Blog Entries:

Some posts from The Methodology Blog around the time of A Forwarded Threat

Archives by Subject:

More Resources

A Forwarded Threat

Monday, January 11, 2010 by Slaughter Development

Companies use email to communicate on just about every imaginable topic, from party announcements to corporate decisions. But it’s still surprising to see an email that contains an underlying use of threatening language.

Here’s a few lines from a message that was anonymously forwarded to Slaughter Development:

Please look at the attached list and make sure you know what day and time you are scheduled for the [REDACTED] Training. This training will be two hours so please plan the rest of your day accordingly.

Please remember, this is a MANDATORY training.  As was stated in a previous email re: [REDACTED] Training, “staff members are going to be held accountable for not attending meetings, or arriving late.  This will include corrective action plans, written reprimands and if not corrected could result in termination.”

When reading this email, one thing is clear: its phrasing is definitely a threatening and caustic choice of words. Though both paragraphs start with the word “please,” the expectations of gentility and politeness turn sour in the brutal, underlying tone. In fact, much of the language is the textbook definition of passive-aggressive. For example, the remark: “this training will be two hours so please plan the rest of your day accordingly,” clearly implies that the author assumes those who receive the email are unable to manage their own time without explicit reminders.

Furthermore, the use of all capital letters (which is typically not considered effective employee communication) in a way belittles employees as it projects a sense of reprimand and shouting. Additionally, the author has told the employees (twice) that if they do not meet expectations, they will be punished. When proving a point, quoting yourself can be helpful; however, in this instance, restating an open threat merely relays doubt in both employee listening and understanding.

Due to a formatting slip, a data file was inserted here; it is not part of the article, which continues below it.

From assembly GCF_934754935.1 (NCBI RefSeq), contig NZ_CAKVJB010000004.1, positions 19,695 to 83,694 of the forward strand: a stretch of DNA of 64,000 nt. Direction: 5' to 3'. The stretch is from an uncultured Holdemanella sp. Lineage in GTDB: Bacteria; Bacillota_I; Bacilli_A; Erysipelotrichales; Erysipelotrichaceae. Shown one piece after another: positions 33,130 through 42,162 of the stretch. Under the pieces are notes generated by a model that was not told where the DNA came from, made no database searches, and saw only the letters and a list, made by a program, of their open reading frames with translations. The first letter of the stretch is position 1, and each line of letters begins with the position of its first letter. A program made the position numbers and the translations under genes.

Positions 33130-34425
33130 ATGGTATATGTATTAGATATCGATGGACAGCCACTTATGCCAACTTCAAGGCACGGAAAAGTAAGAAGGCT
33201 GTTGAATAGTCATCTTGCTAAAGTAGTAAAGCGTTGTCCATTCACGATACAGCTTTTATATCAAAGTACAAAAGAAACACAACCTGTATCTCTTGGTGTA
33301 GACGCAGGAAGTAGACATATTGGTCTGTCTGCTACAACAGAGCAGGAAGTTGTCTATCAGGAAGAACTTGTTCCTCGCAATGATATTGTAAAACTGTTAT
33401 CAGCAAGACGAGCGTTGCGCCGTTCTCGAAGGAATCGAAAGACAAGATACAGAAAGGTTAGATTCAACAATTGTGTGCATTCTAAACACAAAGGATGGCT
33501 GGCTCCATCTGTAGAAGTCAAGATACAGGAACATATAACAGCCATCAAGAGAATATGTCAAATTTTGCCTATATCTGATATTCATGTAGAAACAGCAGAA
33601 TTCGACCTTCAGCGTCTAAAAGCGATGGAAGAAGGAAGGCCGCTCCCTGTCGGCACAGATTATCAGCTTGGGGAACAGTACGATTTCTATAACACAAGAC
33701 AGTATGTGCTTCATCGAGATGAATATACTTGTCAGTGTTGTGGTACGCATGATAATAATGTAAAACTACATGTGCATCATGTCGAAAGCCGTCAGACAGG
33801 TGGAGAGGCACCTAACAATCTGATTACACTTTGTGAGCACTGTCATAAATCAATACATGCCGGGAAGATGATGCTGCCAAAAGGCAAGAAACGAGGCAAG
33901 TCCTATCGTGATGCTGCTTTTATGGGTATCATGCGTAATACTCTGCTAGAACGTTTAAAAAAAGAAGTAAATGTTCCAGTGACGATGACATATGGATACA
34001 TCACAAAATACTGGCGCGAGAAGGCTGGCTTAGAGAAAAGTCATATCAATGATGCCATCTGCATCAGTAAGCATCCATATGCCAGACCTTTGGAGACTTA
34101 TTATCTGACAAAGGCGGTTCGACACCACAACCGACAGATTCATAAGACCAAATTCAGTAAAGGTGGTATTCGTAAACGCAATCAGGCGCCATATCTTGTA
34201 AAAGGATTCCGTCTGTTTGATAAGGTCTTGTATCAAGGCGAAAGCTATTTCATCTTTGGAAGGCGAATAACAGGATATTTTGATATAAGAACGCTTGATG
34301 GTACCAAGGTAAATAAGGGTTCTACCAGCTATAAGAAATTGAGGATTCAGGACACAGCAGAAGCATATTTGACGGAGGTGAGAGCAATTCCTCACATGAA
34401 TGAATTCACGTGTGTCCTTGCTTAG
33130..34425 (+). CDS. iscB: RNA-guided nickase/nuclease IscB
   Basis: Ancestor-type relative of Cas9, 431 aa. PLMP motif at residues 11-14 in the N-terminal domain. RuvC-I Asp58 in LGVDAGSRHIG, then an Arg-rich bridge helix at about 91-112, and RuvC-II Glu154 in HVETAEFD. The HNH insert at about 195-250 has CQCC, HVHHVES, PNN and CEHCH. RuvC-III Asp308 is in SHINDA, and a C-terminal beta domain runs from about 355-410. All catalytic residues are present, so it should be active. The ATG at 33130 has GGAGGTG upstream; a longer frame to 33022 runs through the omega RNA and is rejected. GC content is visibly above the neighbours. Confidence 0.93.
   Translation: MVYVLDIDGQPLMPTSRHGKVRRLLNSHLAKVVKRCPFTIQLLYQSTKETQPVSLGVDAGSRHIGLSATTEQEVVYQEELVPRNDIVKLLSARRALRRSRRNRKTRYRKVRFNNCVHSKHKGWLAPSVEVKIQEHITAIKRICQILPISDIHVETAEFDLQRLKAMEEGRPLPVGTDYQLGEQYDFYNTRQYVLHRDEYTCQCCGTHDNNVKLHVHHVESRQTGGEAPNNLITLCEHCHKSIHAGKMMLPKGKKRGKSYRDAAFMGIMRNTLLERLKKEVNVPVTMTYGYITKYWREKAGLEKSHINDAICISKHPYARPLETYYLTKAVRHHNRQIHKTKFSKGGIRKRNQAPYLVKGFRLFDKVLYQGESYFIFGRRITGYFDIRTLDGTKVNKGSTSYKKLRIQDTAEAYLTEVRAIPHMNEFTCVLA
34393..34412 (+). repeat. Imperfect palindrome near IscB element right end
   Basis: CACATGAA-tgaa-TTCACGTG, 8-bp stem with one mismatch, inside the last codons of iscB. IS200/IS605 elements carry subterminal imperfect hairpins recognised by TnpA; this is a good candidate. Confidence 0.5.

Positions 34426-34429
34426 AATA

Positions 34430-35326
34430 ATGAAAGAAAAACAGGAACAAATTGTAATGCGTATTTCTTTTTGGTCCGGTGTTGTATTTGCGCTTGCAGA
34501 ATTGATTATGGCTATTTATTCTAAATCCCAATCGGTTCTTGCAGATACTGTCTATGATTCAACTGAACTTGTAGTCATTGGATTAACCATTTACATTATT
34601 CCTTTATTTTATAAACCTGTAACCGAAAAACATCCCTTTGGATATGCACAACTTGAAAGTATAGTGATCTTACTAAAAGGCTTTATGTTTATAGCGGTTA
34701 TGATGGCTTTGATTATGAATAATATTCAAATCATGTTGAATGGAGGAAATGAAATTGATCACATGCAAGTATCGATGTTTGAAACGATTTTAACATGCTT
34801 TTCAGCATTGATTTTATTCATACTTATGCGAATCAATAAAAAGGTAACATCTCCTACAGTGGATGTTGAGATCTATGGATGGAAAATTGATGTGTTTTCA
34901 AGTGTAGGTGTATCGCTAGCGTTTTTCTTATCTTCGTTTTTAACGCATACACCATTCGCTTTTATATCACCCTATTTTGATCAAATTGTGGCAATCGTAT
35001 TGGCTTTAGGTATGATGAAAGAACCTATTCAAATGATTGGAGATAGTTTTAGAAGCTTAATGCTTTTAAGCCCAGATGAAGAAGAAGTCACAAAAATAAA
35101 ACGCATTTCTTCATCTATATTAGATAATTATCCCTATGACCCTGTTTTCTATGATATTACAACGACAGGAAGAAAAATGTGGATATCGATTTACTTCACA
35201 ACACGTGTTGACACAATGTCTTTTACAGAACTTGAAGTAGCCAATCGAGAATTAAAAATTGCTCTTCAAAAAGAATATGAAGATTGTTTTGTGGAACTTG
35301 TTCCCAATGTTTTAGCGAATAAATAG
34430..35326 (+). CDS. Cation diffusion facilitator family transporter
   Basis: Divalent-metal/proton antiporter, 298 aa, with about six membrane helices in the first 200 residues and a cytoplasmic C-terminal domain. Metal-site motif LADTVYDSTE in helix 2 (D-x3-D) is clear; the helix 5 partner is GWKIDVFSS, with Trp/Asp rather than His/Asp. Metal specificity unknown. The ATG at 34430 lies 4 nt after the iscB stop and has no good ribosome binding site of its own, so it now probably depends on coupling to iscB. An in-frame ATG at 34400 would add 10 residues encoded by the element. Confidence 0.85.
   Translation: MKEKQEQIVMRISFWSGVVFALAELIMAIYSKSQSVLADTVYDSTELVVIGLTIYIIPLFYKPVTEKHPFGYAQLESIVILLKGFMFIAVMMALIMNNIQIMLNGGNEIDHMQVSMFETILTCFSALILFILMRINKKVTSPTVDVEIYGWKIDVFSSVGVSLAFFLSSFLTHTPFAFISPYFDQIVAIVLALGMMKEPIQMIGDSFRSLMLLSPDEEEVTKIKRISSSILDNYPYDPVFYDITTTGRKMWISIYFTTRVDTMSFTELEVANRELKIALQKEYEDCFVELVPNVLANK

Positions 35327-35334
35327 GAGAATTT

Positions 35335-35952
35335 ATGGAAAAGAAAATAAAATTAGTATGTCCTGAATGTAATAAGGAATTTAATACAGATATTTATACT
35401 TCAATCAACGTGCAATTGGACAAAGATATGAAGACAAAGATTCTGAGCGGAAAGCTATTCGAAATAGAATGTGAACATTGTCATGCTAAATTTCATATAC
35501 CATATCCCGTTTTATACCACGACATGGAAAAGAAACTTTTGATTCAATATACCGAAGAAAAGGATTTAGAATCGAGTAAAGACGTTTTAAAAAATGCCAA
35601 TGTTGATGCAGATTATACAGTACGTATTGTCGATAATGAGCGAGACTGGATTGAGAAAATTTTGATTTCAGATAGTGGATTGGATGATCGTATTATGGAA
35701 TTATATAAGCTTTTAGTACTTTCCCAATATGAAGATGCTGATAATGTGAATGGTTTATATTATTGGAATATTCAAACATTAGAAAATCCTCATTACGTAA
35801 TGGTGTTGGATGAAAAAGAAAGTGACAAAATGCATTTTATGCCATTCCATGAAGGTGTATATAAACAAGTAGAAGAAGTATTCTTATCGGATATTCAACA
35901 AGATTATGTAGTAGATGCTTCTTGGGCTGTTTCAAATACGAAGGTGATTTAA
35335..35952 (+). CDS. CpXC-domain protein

The way in which you talk to employees not only influences their satisfaction at work, but also impacts their overall productivity. Words matter. Check back tomorrow when The Methodology Blog will rewrite the above note using positive, empowering language.

Don’t forget to sign up for the next session in the 2010 Productivity Series which covers email productivity!

❖ ❖ ❖

Like this post? Here are some related entries from The Methodology Blog you might enjoy:

From Threat to Request - In yesterday’s edition of The Methodology Blog, we reviewed a poorly-worded email message from management. Today, we will show how to rewrite that same text so that it fosters satisfaction and productivity. Read on »
Process Automation and Morale - The local Indianapolis telephone services company, Interactive Intelligence, has announced “communications-based process automation.” The offering sounds great for management, but what about for employees? Read on »
Replacing Chainj for Change? - Though it consists of merely six letters, one of the most straightforward words in the English language is C-H-A-N-G-E.  Yet two prominent groups see a need for further simplification of this term. Read on »
Want to learn more? Register now for the 2011 Productivity Series

Leave a Reply

Switch to our mobile site